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Laura Seitz, Deseret News
Gregory M. Franzwa and his wife, Kathy, look through pictures they took while researching the Mormon Trail book.

TOOELE — If there's one thing that Gregory M. Franzwa feels in his heart and soul, it is "the power of place."

"That's a phrase my old friend Stanley Kimball told me. He used to talk about 'the power of place, the spirit of locale.' That's been guiding me ever since. It's what you feel when you stand in the ruts left by thousands of covered wagons," he says. "You get out there, and if you don't feel it you're either dead or don't know history. If you do know history, there's tremendous meaning in being able to stand in those ruts."

Franzwa has spent more than 40 years tracking "the power of place" across the American West. He is the author of some 20 books. He was a founding member of the Oregon-California Trails Association in 1972 and of the Lincoln Highway Association some 10 years ago, and he is in the process of writing a series of state-by-state books on the highway.

His most recent book, "The Mormon Trail Revisited" (Patrice Press, $24.95, patricepress.com) tracks the 1846-47 route of the Mormon pioneers, providing driving directions to guide motorists along the 1,300 miles of trail, wherever it can be reached by a family car.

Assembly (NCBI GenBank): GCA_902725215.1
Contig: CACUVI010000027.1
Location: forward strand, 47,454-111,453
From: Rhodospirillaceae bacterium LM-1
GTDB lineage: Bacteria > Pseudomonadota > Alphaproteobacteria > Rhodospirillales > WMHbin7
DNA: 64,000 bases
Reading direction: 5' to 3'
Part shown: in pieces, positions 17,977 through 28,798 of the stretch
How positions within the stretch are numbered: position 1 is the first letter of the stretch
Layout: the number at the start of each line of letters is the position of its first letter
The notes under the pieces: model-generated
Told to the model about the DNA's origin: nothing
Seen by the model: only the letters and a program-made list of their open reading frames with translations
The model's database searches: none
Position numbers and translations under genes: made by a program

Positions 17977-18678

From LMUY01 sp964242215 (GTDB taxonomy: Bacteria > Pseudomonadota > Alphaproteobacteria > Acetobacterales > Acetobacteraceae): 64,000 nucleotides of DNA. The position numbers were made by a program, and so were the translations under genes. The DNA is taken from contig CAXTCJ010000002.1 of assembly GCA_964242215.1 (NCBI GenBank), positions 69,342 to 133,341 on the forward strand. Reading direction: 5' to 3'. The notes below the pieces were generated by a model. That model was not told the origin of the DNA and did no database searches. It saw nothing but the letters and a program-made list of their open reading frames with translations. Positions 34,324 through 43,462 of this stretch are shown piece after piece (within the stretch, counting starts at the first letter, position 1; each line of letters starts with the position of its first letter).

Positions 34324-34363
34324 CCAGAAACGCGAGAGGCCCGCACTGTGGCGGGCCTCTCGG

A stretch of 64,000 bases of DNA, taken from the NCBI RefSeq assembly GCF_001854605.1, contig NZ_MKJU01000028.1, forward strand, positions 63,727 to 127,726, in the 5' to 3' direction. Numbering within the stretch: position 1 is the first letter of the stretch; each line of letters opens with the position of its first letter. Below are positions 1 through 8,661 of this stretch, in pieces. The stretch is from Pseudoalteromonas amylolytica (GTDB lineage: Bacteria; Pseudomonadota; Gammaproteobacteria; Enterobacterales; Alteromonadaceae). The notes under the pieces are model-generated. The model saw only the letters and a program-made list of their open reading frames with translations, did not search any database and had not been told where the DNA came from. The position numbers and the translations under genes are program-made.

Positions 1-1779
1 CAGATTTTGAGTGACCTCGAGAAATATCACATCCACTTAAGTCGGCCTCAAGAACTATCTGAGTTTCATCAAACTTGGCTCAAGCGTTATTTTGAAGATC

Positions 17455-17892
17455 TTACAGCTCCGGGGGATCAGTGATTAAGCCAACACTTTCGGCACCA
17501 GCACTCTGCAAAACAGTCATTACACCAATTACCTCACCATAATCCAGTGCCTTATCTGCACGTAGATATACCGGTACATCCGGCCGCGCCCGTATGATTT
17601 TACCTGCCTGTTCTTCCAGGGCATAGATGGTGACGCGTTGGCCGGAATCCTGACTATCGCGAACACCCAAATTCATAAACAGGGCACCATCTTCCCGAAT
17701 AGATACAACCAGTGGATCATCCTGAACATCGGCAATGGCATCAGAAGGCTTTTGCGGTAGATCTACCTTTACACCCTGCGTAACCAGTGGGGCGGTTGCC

"We tell you where to turn the steering wheel," he says.

Although he is not a member of the LDS faith, Franzwa has long been fascinated by the Mormon migration and the tremendous undertaking that it was. "This exodus was the most amazing thing. There's been nothing like it before or since. You think of the 2,500 humans and 500 wagons that left Nauvoo and camped at Sugar Creek. That has to be the biggest wagon train in history times 10."

Franzwa and his wife, Kathy, who now live in Tooele, spent three years tracking the trail. They follow the mass exodus across Iowa, where the "adhesive mud so frustrated the pioneers' plans to cross the Rockies that year that they had to hole up along the Missouri River. That must have been so discouraging for them."

He then follows the trail that Brigham Young and the lead wagon train followed across the plains and into the Salt Lake Valley. "We found every single campsite," he says.